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The distance between the departure point and the destination appears to be on the very edge of, if not outside of the flight envelope and that does not include any fuel for an alternate or reserve. It appears to me they pushed this flight to the absolute extremes of range, with no plan B. Why didn't they report the critical fuel state? Simple, IFR with no alternate and no reserve fuel will get the authorities attention. Nobody wants to deal with that.

I don't know what really happened and I don't want to be critical without cause but this doesn't look good. The same aircraft apparently made the same trip (in the opposite direction) earlier in the month. Recorded flt time was 4:33 hrs/min. This flight appears to have ended at 4:40 hrs/min. Looks like a fuel stop at Bogota would have been more than prudent [There goes the profit margin]. Pressure from the company? Who knows, but pilots just don't do that sort of thing without a reason.

So much for my .02 cents worth of speculation, for which I am sorry. We'll have to wait and see but it should not take too long to determine if those engines were running at impact or not. I grieve for everyone, especially the pilots. Fate is the Hunter.
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Old 29th Nov 2016, 23:33   #95 (permalink)
 
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If full tanks buys you 1600nm with reserves in a nice factory fresh RJ85 how far will you get many years later by the time it has filtered down to a 3rd world bottom feeding charter operation and the engines are more than a tad tired ?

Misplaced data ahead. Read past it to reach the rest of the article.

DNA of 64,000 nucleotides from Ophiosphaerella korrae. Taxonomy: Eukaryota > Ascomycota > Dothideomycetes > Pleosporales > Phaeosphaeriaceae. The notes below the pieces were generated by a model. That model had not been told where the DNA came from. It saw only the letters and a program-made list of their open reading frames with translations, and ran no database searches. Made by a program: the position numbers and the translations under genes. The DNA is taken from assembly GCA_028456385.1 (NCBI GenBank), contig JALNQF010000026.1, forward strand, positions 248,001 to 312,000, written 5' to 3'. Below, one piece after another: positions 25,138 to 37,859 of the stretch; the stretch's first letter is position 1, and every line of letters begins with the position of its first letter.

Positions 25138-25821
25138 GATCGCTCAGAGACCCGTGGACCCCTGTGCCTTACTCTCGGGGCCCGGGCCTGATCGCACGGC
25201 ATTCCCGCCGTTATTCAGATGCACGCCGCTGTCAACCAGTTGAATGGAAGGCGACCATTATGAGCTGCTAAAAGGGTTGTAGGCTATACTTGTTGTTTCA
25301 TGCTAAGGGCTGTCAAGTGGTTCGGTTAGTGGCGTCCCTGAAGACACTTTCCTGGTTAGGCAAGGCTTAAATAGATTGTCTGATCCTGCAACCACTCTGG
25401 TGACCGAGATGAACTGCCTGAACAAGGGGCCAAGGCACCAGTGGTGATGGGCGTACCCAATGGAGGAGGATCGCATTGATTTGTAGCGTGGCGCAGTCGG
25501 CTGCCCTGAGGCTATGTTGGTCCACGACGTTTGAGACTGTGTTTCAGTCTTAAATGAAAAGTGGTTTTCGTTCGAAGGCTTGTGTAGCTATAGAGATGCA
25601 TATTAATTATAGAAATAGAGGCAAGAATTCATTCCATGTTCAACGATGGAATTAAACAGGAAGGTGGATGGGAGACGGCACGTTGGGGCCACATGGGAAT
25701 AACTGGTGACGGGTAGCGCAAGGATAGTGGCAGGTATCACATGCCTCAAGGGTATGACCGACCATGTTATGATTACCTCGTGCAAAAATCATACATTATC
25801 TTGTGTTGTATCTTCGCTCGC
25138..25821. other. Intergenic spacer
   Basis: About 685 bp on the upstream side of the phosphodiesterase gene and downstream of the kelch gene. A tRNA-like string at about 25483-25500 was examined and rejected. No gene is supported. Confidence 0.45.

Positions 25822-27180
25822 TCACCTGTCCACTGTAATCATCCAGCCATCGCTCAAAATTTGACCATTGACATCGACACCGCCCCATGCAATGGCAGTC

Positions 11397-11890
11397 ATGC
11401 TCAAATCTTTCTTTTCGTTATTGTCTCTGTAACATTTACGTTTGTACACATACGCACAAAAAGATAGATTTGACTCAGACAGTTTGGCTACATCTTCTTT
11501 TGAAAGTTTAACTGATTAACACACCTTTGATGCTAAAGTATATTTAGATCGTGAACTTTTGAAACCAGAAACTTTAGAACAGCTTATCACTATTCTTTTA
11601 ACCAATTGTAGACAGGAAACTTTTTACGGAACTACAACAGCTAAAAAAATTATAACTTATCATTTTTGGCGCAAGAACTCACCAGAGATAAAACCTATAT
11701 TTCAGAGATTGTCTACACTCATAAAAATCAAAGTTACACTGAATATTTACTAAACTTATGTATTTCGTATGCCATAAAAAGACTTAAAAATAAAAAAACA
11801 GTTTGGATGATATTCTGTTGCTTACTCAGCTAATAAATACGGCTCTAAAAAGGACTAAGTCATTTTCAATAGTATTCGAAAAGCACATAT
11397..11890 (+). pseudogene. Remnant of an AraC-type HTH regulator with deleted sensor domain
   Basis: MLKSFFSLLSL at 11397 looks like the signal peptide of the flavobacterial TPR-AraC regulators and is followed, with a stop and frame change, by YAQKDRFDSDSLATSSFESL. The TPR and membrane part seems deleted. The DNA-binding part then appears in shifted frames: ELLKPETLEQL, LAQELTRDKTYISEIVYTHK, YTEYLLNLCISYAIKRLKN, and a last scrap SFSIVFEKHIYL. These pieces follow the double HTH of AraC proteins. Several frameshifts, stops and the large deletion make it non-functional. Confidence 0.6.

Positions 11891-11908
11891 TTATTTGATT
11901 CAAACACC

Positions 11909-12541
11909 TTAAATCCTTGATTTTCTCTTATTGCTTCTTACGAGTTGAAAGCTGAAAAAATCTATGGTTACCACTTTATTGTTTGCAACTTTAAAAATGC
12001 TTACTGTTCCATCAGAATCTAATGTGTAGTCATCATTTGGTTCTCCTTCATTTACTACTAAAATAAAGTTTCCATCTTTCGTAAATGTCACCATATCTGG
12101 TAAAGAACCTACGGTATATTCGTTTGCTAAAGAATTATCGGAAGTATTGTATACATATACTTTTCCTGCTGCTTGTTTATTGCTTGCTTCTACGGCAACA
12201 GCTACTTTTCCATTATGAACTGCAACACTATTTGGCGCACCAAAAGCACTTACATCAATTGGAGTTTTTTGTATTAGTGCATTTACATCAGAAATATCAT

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Old 29th Nov 2016, 23:53   #96 (permalink)
 
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What is known today is that the aircraft appears to have planned to make the flight using up its reserves of fuel.
On descent to Medellin, an A320 from Panama declared a fuel emergency due to a fuel leak and all traffic was vectored or put on holding patterns to give the A320 priority.
The RJ never declared an emergency until its last circuit when it said it had an electric failure, left the hold and tracked direct for the field and crashed shortly after.
The 3rd "crew" person was a private pilot, normally a flight attendant, daughter of a well known journalist in Bolivia and also a part time model, but not rated on the aircraft.
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Old 29th Nov 2016, 23:59   #97 (permalink)
 
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Quote:
Originally Posted by surplus1 View Post
The distance between the departure point and the destination appears to be on the very edge of, if not outside of the flight envelope and that does not include any fuel for an alternate or reserve.
You mean it's outside the aircraft's payload-range capability.

Nothing to do with the flight envelope.
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Old 30th Nov 2016, 00:12   #98 (permalink)
 
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Picture of one of the engines. (source: www.flightglobal.com)


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Old 30th Nov 2016, 00:20   #99 (permalink)
 
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I'm no expert but that looks as though it was still running...
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Old 30th Nov 2016, 00:32   #100 (permalink)
 
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Fan damage?

Maybe running, maybe windmilling.